This has the effect of making the subject look even smaller in comparison to their surroundings, adding to the sense of size and scale in the photo.
Shooting from a distance also allows you to include foreground objects, such as the road markings in the photo above.
Because these foreground objects are closer to the camera, they appear much larger in comparison to the person who’s further away. Again, this allows you to play around with the sense of scale in your photo.
If you’re shooting a scene that has leading lines converging from the foreground into the distance, try placing a person in the distance where the lines meet.
Even if the person isn’t actually that far away from you, the lines will create a strong sense of depth, making the person appear further away than they actually are.
7. Shoot Through A Frame
Using an object in the foreground to act as a frame around your scene is a great way of drawing attention to your focal point. But it can also help to create a sense of scale to your photos.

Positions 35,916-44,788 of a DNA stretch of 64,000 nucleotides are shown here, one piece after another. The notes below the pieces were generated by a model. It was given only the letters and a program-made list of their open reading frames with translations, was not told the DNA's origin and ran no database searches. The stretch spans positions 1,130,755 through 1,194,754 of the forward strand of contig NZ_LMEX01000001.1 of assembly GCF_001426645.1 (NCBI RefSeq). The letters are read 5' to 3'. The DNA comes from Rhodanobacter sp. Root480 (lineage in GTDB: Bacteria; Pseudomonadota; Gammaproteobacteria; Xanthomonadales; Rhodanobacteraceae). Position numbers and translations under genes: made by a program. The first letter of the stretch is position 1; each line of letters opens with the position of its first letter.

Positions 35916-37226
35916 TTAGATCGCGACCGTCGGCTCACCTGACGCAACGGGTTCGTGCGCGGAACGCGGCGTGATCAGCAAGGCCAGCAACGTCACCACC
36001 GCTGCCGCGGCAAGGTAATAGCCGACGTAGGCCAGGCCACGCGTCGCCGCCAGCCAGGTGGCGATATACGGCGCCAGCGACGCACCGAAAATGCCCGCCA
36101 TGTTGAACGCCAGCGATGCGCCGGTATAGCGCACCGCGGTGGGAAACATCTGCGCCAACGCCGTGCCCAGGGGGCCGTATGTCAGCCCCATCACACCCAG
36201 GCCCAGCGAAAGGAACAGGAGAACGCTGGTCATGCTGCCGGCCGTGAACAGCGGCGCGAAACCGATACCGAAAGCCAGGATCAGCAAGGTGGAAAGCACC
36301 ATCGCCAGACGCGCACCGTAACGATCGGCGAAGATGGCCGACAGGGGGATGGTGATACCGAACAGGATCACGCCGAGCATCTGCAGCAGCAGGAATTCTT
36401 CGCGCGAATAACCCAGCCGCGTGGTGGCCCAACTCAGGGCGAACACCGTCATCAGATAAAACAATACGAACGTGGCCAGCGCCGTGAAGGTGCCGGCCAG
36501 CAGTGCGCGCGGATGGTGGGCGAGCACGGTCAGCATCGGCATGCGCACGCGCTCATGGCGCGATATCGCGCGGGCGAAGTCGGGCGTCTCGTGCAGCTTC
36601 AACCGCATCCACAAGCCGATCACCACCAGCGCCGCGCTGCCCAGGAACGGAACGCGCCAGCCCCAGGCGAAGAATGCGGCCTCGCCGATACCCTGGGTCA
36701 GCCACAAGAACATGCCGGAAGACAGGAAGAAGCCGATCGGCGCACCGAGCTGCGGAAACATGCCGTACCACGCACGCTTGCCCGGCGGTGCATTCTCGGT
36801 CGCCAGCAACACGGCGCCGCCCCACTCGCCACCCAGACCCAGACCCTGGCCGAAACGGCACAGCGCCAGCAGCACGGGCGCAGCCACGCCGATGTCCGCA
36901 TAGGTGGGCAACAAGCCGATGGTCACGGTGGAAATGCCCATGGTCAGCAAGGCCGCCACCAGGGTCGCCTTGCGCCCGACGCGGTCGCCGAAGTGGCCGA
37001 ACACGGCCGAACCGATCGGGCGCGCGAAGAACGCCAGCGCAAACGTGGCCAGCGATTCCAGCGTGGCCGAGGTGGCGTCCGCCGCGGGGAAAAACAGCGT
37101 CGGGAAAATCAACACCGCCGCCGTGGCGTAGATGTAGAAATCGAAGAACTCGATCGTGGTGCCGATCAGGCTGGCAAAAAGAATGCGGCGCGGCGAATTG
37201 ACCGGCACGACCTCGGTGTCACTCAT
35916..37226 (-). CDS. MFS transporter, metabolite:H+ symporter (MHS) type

This is because you’re making the scene beyond appear smaller and more distant by including a close-up framing object in the foreground. The viewer is able to appreciate the foreground as well as distant elements.
Typical framing elements that you could use in your photographs include constructed objects like a fence, door frame, window frame or peephole.
But a good frame doesn’t necessarily have to go around all four edges of the image.
Shooting from a low angle through this person’s legs allowed me to create an interesting frame in the foreground. Catching people walking in the distance within the frame adds to the sense of scale.
8. Use Forced Perspective